We will approach the issue from two diametrically opposed perspectives. The first question is whether Eastern Mediterranean energy considerations could lead to regional collaboration and a negotiated settlement. The second is the reverse; we explore whether a resolution of the Cyprus problem would allow energy collaboration to alter regional political relations.

Can the Discovery of Hydrocarbons Lead to Regional Stability and a Settlement of the Cyprus Problem?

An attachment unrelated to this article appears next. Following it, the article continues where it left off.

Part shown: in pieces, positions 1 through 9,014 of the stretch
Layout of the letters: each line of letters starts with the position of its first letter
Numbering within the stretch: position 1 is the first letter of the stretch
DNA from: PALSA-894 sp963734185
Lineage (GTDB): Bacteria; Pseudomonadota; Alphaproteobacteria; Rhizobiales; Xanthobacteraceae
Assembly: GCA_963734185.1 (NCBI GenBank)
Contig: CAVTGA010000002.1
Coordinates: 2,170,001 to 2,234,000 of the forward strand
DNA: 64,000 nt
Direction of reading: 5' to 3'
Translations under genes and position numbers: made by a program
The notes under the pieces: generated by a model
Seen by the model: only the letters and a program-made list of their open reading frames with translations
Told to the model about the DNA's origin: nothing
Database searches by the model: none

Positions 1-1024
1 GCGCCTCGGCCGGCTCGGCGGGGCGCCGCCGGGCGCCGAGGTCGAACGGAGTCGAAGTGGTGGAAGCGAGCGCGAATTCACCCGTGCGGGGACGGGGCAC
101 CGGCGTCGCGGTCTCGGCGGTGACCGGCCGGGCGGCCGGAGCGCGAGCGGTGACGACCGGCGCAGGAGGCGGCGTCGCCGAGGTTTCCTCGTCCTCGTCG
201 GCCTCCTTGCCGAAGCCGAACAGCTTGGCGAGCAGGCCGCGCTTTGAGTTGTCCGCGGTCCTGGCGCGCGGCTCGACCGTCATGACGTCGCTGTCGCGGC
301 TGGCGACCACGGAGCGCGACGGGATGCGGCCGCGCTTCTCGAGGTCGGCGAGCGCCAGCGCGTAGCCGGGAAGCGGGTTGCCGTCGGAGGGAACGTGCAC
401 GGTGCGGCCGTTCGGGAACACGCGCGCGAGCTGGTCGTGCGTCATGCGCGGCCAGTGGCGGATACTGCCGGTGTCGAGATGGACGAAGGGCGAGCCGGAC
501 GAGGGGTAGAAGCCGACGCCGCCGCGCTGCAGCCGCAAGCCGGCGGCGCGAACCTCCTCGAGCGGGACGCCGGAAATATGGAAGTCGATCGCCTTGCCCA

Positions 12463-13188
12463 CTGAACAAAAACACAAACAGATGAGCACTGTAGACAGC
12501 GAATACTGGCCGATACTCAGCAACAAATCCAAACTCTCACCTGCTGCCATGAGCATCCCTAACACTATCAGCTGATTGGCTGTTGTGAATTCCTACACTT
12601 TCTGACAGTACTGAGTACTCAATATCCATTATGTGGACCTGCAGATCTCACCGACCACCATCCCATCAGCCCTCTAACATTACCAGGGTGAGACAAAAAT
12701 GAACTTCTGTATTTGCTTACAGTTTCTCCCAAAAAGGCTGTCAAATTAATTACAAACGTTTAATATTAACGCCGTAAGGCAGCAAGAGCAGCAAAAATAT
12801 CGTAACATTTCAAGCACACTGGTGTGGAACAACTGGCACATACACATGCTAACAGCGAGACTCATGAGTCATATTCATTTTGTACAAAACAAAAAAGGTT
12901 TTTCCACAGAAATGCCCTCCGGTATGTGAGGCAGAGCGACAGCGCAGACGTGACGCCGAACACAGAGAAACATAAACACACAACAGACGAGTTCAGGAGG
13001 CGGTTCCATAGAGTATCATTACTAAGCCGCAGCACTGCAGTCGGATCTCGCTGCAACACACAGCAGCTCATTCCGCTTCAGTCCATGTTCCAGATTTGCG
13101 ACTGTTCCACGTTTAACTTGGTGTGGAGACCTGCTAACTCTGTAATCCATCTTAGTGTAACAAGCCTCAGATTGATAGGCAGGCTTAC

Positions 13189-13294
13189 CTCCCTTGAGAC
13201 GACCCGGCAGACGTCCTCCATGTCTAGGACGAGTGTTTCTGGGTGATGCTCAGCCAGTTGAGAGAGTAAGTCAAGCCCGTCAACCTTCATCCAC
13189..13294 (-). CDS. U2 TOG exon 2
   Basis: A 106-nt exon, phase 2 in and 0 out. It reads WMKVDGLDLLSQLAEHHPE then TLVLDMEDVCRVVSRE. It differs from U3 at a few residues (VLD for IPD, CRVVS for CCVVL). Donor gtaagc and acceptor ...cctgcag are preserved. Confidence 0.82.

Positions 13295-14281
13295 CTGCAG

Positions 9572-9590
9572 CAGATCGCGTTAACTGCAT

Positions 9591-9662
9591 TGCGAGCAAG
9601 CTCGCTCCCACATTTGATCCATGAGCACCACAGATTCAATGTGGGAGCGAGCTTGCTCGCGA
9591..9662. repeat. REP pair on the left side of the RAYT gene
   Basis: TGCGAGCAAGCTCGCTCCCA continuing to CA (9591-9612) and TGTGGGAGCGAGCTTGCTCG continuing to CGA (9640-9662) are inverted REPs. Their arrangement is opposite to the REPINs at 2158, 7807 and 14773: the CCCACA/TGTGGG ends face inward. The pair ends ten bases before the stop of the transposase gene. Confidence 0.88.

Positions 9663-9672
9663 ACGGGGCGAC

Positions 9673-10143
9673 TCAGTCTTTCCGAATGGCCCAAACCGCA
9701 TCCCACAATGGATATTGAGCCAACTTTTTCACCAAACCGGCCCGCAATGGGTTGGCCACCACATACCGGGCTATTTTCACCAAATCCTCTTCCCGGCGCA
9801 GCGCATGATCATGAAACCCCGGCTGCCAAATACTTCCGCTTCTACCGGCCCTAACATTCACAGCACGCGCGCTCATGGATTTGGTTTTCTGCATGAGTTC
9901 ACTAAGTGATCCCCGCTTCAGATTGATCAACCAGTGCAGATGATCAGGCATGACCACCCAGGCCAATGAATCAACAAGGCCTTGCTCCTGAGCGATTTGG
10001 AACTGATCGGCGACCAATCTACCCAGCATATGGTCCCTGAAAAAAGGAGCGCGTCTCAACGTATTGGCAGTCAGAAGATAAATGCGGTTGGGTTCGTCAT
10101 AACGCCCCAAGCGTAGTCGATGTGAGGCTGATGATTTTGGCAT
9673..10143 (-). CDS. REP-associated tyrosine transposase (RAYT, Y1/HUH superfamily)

There is no strong support of the so-called “peace pipelines” argument as there is no concrete evidence that energy relations could alleviate the problem.[2] On the contrary, stable and cooperative political behavior is generally regarded as a prerequisite for the development of any energy-related investment. As we have argued elsewhere, energy as a referent object of security has a multiplier effect on states’ political securitization relations.[3] Specifically, in cases where states have deeply securitized political relations, energy is more likely to augment their security concerns and to heighten tensions in securitized environments. The reverse tends to occur as well – desecuritized political relations not only allow for collaboration, but also increase the likelihood that energy-related developments will enhance their desecuritized status. The impact of energy on de/securitization relations is due to the fact that hydrocarbons and oil are very rarely treated solely as economic commodities. More often than not, they are also used as political tools to enhance foreign policy influence and empower the political position of states vis-à-vis adversaries either by forming dependency relations or through alliance formation.